But Tolliver’s vision for empowerment doesn’t end with the lingerie itself. She’s also hosting a series of frank panel discussions on body positivity, empowerment, and other social issues, the first of which Tolliver moderated on Friday night in Manhattan. Her panelists included meditation expert Biet Simkin, Edelman PR senior vice president Melle Hock, and fragrance designer Victorine Deych.
Still, Tolliver’s ideas about reclaiming womanhood aren’t purely philosophical. Men founded and long controlled some of the most recognizable lingerie companies in the industry. By now, Victoria’s Secret‘s founding story (a man was embarrassed shopping for his wife’s lingerie in a department store. The end.) has been chronicled too many times to count. And Agent Provocateur, once a marketing powerhouse with an arsenal of celebrity endorsers, was founded by Vivienne Westwood’s son, Joseph Corré, and was famous for casting models like Kate Moss to represent the brand.
Sunday kind of love… Love your self for who you are, as you are. #myliberté . . . #selflove #bodyconfidence #embraceyourself #womanhood #fearless #beauty #beautiful #womenempowerment #empowerment #love
A post shared by Liberté (@liberteny) on Sep 17, 2017 at 6:28am PDT
But that was then, and now is starting to look a lot different. Women-operated lingerie companies include Lane Bryant, Journelle, Rigby and Peller, ThirdLove, Lively, and of course, Tolliver’s Liberté. Campaigns are shifting from normative messages like “you should be a bombshell” to “you should be yourself,” arguably a reflection of the fact that women are finally taking control over the multi-billion dollar industry.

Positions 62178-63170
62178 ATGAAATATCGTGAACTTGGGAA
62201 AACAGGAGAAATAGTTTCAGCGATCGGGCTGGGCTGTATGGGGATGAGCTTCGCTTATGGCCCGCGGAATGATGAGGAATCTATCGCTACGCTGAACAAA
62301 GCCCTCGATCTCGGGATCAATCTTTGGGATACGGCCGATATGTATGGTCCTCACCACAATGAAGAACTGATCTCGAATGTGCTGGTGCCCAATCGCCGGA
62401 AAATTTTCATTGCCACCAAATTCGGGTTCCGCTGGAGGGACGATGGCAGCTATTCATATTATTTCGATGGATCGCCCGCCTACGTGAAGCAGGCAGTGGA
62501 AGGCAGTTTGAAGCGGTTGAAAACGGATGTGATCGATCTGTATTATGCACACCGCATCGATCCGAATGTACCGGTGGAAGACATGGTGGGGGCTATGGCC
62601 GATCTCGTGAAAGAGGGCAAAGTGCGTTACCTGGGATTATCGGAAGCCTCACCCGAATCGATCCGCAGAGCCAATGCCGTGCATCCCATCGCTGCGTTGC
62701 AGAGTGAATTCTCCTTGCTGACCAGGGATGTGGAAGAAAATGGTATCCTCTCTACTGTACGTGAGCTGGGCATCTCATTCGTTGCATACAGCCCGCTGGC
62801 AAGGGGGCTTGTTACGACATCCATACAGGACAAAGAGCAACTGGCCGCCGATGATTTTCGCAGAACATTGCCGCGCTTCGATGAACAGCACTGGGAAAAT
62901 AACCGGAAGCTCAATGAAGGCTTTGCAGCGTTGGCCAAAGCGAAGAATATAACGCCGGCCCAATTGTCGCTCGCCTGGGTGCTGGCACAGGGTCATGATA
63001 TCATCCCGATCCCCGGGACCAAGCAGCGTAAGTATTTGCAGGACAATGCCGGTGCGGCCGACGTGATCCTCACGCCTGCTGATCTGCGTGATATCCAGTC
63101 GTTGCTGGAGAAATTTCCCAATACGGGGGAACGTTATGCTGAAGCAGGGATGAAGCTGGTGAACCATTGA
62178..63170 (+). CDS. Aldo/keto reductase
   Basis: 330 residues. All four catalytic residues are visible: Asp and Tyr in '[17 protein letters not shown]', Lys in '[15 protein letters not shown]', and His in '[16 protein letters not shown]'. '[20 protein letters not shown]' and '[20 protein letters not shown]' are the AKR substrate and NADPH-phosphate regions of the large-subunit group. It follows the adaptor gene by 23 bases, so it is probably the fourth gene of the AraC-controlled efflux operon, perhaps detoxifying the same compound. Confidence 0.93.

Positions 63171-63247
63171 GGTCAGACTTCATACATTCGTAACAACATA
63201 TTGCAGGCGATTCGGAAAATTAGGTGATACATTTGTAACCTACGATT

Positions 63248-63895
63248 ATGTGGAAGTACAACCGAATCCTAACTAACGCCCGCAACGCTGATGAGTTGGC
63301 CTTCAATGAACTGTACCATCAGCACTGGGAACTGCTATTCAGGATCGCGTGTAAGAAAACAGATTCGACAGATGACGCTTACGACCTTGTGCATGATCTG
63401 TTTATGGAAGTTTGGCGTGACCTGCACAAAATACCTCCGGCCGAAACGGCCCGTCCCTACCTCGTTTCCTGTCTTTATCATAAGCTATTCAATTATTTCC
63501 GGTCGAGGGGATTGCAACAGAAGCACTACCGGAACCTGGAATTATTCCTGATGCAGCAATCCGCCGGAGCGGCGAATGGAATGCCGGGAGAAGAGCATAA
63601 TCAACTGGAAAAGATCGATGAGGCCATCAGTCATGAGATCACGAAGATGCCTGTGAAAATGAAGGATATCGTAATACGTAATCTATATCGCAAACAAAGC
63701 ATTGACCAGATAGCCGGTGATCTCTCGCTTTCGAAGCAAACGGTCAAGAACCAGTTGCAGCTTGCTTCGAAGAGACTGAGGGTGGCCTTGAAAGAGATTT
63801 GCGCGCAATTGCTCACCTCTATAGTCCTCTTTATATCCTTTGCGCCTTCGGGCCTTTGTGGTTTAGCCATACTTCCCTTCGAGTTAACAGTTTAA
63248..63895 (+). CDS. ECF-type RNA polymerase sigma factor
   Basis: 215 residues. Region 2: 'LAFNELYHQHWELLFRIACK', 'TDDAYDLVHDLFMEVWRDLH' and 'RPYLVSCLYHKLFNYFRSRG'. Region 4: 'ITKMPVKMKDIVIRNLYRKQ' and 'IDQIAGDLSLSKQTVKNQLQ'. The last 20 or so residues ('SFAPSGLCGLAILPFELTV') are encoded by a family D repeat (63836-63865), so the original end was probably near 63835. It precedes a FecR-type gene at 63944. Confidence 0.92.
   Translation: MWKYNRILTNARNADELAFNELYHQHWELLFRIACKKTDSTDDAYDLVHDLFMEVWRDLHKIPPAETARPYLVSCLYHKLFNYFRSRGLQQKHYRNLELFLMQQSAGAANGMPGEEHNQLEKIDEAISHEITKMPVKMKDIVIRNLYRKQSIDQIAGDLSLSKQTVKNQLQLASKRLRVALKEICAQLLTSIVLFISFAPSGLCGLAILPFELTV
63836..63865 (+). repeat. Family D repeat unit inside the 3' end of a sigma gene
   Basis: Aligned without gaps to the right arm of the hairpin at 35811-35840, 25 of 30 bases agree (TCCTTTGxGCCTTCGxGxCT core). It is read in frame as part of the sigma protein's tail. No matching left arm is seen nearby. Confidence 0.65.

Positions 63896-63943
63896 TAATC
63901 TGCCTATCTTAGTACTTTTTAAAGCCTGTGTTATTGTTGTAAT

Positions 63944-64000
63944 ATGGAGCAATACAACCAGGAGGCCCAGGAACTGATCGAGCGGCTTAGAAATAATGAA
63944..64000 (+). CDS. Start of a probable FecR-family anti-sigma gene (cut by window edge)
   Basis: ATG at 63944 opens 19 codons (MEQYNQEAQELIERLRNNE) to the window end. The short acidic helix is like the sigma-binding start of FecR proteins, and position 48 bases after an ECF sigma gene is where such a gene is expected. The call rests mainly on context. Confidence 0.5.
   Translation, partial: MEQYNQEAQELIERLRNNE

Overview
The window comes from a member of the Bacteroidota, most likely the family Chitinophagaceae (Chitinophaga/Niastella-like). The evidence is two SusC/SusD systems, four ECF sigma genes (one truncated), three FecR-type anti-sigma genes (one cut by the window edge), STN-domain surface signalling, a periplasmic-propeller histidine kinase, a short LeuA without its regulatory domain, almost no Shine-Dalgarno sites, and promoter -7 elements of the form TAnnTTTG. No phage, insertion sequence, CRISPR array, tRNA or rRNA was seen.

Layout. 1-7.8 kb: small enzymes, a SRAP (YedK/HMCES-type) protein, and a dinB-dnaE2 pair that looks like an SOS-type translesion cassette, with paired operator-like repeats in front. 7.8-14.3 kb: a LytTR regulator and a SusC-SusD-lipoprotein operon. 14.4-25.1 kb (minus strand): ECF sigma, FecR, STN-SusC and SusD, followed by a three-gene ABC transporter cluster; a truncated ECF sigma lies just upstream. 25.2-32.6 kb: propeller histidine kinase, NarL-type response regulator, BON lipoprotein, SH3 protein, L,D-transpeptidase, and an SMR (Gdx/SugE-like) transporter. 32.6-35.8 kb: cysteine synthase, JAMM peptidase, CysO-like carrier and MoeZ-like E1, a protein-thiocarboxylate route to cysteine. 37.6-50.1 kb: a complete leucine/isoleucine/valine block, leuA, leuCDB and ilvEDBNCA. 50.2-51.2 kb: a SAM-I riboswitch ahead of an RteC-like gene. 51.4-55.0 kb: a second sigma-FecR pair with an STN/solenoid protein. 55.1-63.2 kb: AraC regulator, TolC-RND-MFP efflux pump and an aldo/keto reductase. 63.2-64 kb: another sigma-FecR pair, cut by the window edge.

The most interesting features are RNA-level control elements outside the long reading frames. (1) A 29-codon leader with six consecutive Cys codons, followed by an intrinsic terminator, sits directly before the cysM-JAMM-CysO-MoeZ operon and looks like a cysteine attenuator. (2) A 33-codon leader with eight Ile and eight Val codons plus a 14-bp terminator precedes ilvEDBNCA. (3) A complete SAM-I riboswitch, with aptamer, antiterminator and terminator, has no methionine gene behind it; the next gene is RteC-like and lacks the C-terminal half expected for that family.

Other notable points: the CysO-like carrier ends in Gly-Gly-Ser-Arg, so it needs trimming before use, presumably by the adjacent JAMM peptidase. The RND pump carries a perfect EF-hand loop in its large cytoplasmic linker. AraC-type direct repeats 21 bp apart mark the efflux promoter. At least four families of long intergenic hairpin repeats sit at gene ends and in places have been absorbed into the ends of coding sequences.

As for Tolliver, she knows her way around an advertisement or two. The Chicago-native began modeling at 15, signing with Ford Models before going on to study fashion design and marketing at Columbia College Chicago. A few years later, Tolliver continued her largely-commercial modeling career in New York, with a marked change: She transitioned to the world of plus-size modeling, before returning only a few years later to being a straight-size model.
Tolliver says her decision to return to straight-size modeling was motivated because she wasn’t happy with who she was, not what her body looked like. She missed being an athlete, and wanted to reclaim that part of her identity. Success followed: the lingerie retailer Aerie cast Tolliver as its first un-retouched campaign model in 2014 year. Un-retouched ads are now a cornerstone of the brand’s marketing.
That marked a turning point for Tolliver, and as she realized what the market lacked in truthful advertising, it also lacked in actual sizing options for larger-chested women. Soon after, she began researching and shaping the foundation for her company. Four years later, she’s ready to embark.
To be sure, Liberté will face its share of challenges. Being a direct-to-consumer brand selling among the most personal items in someone’s closet means it’s tough to convince shoppers that you’re a better alternative to existing, familiar options, inadequate as they may be. Tolliver says Liberté brand ambassadors, who will be trained as bra fit specialists and based around the country, are one way she’s planning to persuade women to shop her line.
And when Tolliver isn’t crunching the numbers or finalizing the details for the brand’s six-piece capsule collection launch, she’ll be ruminating on how best to reclaim power for all women.
“I don’t need mansplaining for what womanhood looks like. It’s mine. It’s yours,” Tolliver says. “It’s for any woman to take hold of and say this belongs to us.”
She’s betting that a Liberté set will also belong to any and all women, too.
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Alexandra Mondalek is a writer for Yahoo Style + Beauty. Follow her on Twitter @amondalek.